Functional reconstitution of wild-type and mutant Tetrahymena telomerase
Greider, Carol W.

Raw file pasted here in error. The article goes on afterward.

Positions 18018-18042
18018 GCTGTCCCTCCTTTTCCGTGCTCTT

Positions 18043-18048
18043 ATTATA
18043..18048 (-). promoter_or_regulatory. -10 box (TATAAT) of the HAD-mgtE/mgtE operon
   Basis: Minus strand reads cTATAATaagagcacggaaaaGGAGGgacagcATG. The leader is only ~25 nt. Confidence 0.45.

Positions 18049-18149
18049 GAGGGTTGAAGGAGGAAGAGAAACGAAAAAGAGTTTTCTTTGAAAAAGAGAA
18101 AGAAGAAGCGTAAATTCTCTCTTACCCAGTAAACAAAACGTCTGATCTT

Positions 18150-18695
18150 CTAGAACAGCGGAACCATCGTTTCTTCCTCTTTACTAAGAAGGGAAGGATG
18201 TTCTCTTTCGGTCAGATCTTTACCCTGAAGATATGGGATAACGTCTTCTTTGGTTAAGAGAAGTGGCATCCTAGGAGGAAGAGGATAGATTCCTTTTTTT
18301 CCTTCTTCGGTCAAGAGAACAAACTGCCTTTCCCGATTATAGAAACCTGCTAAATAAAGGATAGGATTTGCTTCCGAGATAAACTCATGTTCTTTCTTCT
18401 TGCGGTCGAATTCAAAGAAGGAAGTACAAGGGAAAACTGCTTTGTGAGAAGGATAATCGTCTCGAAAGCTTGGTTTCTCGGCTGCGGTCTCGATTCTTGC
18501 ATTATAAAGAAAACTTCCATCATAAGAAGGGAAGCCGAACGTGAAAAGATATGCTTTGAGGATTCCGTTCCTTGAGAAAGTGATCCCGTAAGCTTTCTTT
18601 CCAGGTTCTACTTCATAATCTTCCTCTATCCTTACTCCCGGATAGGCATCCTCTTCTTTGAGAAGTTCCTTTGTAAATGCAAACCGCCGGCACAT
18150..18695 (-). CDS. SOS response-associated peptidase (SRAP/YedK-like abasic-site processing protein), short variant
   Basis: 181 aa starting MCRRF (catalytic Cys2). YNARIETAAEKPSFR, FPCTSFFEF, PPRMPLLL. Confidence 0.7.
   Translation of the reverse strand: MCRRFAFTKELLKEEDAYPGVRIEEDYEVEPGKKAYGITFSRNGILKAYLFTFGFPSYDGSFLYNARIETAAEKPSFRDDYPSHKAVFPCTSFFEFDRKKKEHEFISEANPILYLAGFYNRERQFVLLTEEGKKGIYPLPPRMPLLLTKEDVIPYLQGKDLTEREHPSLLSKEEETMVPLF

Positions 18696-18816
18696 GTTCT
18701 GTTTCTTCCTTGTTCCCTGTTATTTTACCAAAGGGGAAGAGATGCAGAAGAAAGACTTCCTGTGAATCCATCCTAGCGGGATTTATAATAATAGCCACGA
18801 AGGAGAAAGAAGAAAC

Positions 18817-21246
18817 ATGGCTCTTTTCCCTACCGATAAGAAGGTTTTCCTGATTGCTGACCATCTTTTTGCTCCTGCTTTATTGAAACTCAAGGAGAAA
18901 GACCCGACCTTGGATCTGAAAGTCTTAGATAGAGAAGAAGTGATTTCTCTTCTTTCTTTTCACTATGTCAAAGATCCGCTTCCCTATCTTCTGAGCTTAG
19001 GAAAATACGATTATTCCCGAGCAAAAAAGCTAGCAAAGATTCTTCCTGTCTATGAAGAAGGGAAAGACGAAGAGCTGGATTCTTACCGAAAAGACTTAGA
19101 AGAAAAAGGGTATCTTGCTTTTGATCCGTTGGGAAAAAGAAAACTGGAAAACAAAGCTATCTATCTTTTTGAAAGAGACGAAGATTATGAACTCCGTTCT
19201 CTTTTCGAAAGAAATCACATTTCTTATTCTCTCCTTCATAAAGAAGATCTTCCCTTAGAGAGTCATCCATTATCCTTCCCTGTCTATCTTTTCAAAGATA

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Telomerase is a ribonucleoprotein that catalyzes telomere elongation in vitro and in vivo. The 159-nucleotide RNA component of Tetrahymena telomerase contains the sequence 5'-CAACCCCAA-3' ("template region"), which serves as a template for the addition of the sequence d(TTGGGG)n to Tetrahymena telomeres. To dissect the Tetrahymena telomerase enzyme mechanism, we developed a functional in vitro reconstitution assay. After removal of the essential telomerase RNA by micrococcal nuclease digestion of partially purified telomerase, the addition of in vitro-transcribed telomerase RNA reconstituted telomerase activity. The reconstituted activity was processive and showed the same primer specificities as native telomerase. Mutants in the RNA template region were tested in reconstitution assays to determine the role of the residues in this region in primer recognition and elongation. Two template mutants, encoding the sequences 5'-UAACCCCAA-3' and 5'-UAACCCUAA-3', specified the incorporation of dATP into the sequence d(TTAGGG). Telomerase reconstituted with a template mutant encoding the sequence 5'-CAACCCUAA-3' did not specify dATP incorporation and elongation by this mutant was not terminated by the addition of ddATP. In addition, a template mutant encoding the sequence 5'-CGGCCCCAA-3' specified the incorporation of ddCTP but not ddTTP while a mutant encoding the sequence 5'-CAACCCCGG-3' specified the incorporation of ddTTP but not ddCTP. These data suggest that only the most 5' six residues of the template region dictate the addition of telomeric repeats.